Oakland Police Chief Doubles-Down on Promoting the Cops Who Covered-Up the Celeste Guap Case 

After today’s court hearing, Chief Anne Kirkpatrick says court monitor ‘very pleased’ by promotions.

click to enlarge Oakland Police Chief Anne Kirkpatrick outside the court hearing.
  • Oakland Police Chief Anne Kirkpatrick outside the court hearing.

Inside a federal courtroom this afternoon, the City of Oakland’s mayor and police chief reaffirmed their commitment to establishing a culture of accountability within the city’s troubled department. But after the hearing, Chief Anne Kirkpatrick told reporters that the commanders who mishandled last year’s internal sex-crimes investigation would still be receiving promotions.

In fact, when asked directly by the Express whether John Lois and Roland Holmgren would still be promoted, Kirkpatrick justified the move, saying that federal-court monitor Robert Warshaw himself signed off on the decision.

“When I made my selections, I did counsel with the federal monitor, and he indicated he was very pleased,” Kirkpatrick said.

Although Warshaw approved the promotions of Lois and Holmgren to the ranks of assistant chief and captain, respectively, it’s impossible that he knew of Lois and Holmgren’s role in the mishandling of the Guap case: When their promotions were announced on May 1, the court’s special investigation into the case wasn’t even completed yet, and its contents were a closely held secret until published on June 21. Not even Warshaw knew what was going to be in the report.

Warshaw didn’t return the Express’ phone call and text message seeking to discuss Kirkpatrick’s claim.

However, when asked this afternoon whether Warshaw was aware of attorneys Edward Swanson and Audrey Barron’s findings when he allegedly approved the promotions, Kirkpatrick responded that she was “sure the federal monitor has that information.”

The report, which was finally released last month, found that top OPD commanders and several higher-ranking officers prematurely closed the Celeste Guap case, and took other steps that were characterized as “wholly inadequate.”

The names of the officers involved in the cover-up were redacted in the report, but the Express independently identified and confirmed the individuals.

During the Guap case in 2015, Lois was deputy chief, overseeing the Bureau of Investigations, and Holmgren was the lieutenant overseeing the homicide division. Along with Capt. Kirk Coleman of the criminal-investigation division, they were the three most-senior personnel overseeing the sex-crime allegations. Their failings to sufficiently investigate officer wrongdoing were exhaustively documented in the Swanson-Barron report.

On May 2, Kirkpatrick announced the promotion of Lois to assistant chief, the second-highest post in the department. Holmgren was promoted to captain, overseeing the criminal-investigation division. And Coleman was transferred to internal affairs, where he now supervises all investigations of police misconduct.

Attorneys John Burris and Jim Chanin argued the case that led to the department’s court-oversight program. This afternoon, they told U.S. District Judge Thelton Henderson that they want to see every individual cited in the Swanson-Barron report disciplined.

“I was under the illusion that the sex scandal was largely confined to the officers who committed unlawful acts and Chief Whent,” Chanin said in his statement to the court. “I now see, sadly, that what happened here was an OPD and City of Oakland system failure that went way beyond Chief Whent and the officers who engaged in crimes."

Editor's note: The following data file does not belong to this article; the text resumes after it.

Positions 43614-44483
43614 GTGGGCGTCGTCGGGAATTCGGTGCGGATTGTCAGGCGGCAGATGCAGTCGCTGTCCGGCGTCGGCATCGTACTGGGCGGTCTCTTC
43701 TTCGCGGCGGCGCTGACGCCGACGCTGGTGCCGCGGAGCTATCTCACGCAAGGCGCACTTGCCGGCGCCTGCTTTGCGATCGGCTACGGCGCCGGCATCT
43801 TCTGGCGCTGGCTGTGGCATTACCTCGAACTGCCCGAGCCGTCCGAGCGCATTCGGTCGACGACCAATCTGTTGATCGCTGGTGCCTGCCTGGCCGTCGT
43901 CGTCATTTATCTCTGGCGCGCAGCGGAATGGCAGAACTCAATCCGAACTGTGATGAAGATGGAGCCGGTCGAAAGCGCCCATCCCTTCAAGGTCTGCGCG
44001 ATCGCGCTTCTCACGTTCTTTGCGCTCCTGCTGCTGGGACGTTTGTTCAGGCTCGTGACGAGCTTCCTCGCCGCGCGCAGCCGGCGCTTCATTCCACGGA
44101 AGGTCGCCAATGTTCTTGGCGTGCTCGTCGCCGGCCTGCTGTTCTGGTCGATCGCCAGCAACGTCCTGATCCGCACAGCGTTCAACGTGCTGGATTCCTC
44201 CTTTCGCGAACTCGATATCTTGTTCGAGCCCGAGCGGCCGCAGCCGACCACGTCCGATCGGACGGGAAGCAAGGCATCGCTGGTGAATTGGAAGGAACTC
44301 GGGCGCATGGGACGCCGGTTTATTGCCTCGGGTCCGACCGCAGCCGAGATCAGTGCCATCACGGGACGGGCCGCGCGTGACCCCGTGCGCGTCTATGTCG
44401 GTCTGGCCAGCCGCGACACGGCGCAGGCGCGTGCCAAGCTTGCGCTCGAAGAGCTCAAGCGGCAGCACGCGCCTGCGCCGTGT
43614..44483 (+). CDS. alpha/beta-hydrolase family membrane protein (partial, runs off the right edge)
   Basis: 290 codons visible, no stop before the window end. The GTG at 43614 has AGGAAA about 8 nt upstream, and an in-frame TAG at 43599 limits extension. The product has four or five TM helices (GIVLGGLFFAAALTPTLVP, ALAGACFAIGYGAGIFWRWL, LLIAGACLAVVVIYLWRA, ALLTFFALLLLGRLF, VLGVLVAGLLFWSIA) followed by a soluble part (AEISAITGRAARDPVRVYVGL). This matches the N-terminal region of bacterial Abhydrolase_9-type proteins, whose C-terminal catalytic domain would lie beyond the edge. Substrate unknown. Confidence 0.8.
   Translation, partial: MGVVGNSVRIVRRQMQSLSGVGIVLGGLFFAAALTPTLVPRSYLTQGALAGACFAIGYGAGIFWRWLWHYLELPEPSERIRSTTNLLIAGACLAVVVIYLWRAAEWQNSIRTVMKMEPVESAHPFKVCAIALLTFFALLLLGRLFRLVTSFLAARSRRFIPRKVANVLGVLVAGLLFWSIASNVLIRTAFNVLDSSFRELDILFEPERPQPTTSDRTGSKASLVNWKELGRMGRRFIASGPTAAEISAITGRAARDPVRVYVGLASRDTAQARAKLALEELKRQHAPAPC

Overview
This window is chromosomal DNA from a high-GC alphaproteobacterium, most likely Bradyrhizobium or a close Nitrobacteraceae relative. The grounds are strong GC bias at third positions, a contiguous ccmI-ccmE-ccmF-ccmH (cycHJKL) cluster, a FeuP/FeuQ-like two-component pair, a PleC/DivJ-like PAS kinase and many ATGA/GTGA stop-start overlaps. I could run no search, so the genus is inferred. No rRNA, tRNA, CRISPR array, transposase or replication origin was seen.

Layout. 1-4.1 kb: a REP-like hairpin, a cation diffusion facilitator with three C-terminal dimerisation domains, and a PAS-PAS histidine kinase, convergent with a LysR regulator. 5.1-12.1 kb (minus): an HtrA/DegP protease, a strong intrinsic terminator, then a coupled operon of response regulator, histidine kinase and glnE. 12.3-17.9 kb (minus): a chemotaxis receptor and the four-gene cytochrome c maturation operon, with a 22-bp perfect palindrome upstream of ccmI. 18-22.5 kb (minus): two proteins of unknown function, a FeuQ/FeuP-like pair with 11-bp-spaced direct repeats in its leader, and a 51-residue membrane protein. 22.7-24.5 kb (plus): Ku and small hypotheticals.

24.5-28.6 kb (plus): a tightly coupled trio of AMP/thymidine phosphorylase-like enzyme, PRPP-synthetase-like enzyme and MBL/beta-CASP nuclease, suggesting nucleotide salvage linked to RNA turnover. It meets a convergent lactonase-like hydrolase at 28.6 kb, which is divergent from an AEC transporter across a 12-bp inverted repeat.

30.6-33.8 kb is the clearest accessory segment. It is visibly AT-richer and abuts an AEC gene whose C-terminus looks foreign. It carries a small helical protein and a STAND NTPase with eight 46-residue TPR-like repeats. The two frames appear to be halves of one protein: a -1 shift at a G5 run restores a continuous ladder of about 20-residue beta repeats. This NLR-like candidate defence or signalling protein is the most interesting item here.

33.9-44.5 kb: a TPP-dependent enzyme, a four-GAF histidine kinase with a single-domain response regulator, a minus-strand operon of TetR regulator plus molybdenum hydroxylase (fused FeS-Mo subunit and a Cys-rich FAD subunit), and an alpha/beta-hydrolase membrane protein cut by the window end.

“It may well have permeated everyone associated with the case, especially many of OPD’s command staff,” Chanin stated.

After the hearing, Burris told reporters that, if the commanders who derailed the Guap investigation are not demoted and held accountable, the impact will ripple throughout the department. “It will send a bad message, and young officers will not have confidence in the leadership,” Burris said.

Oakland Deputy City Attorney Kimberly Bliss told the court that the city is “committed to a probing analysis of the failings identified in the report.” She said the police department will carry out a “critical incident review,” which will include all the officers referred to in the Swanson-Barron report. She said this process will result in “corrective action” and “counseling.”

But the city held back from saying they would seek discipline against the officers and department leaders.

Bliss added that the police department’s critical-incident report would include the names of all the officers mentioned in the Swanson-Barron report, but that their identities will be withheld from the public.

The Oakland Police Department’s Public Information Officer Johnna Watson called the Express this afternoon to say that Kirkpatrick’s remarks about promoting Lois and Holmgren were taken out of context and that she hadn’t heard the full question. But Watson declined to allow the Express to interview Kirkpatrick a second time to let her clarify her remarks about Warshaw’s approval of the promotions.

Judge Henderson is expected to issue an order in the case in the next several days. But during his comments this afternoon, he appeared to signal that he won’t impose the harshest penalties sought against the city, including putting its police department into receivership, or slapping city officials with contempt or monetary sanctions.

Henderson retires on August 11. He’s turning the case over to Judge William H. Orrick III, who was in the courtroom observing today’s proceedings.

Lois and Holmgren are among the officers who will be honored at an upcoming promotion ceremony at Oakland’s Scottish Rite Center.


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